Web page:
Depending on how much time passes between writing sessions, I may back up and read the last chapter or two before I start writing again. But I don't outline, don't make notes, and definitely don't know what comes next until it comes pouring out of my fingertips.

Once I'm done writing something, I'm over it. Entirely over, to the point that it's very hard for me to maintain enough interest to shop it around. The moment the last line is on the page, my mind is on the next project.

Brigid said...

I still haven't found a way that works consistently. I usually try to make a synopsis of what I generally want to have happen in more or less the right order and then try to figure things out from there. It's kinda haphazard and I get stuck a lot, but none of the other techniques in books and such ever worked for me.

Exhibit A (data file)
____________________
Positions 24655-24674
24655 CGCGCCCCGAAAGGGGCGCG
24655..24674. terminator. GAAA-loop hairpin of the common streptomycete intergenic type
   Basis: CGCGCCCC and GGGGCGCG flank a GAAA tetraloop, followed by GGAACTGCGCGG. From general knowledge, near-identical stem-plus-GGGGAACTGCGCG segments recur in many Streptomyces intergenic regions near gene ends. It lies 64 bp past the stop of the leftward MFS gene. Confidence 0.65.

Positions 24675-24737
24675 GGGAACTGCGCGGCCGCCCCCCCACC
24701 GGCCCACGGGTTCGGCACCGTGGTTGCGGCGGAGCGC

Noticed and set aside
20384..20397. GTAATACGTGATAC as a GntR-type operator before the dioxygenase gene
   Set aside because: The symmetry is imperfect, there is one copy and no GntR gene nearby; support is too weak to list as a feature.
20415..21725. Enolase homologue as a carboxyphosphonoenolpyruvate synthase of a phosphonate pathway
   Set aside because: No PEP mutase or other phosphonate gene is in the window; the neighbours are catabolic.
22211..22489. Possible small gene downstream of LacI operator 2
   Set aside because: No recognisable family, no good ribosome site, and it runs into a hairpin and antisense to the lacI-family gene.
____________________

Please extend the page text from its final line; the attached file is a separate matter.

Jim Murdoch said...

I'm working on my fifth novel at the moment. Each one has been a different experience but the basic process has always been the same, get the basic story on paper – that is the biggest chore and it can take a while – then comes the important bit and that the editing and I spend far more time on that than I ever spend on getting the story out of my head. Some writers write tens of thousands or words and then trim. I write as little as I can get away with, as little as 20,000 words and then I start grafting on details. It has proven very effective.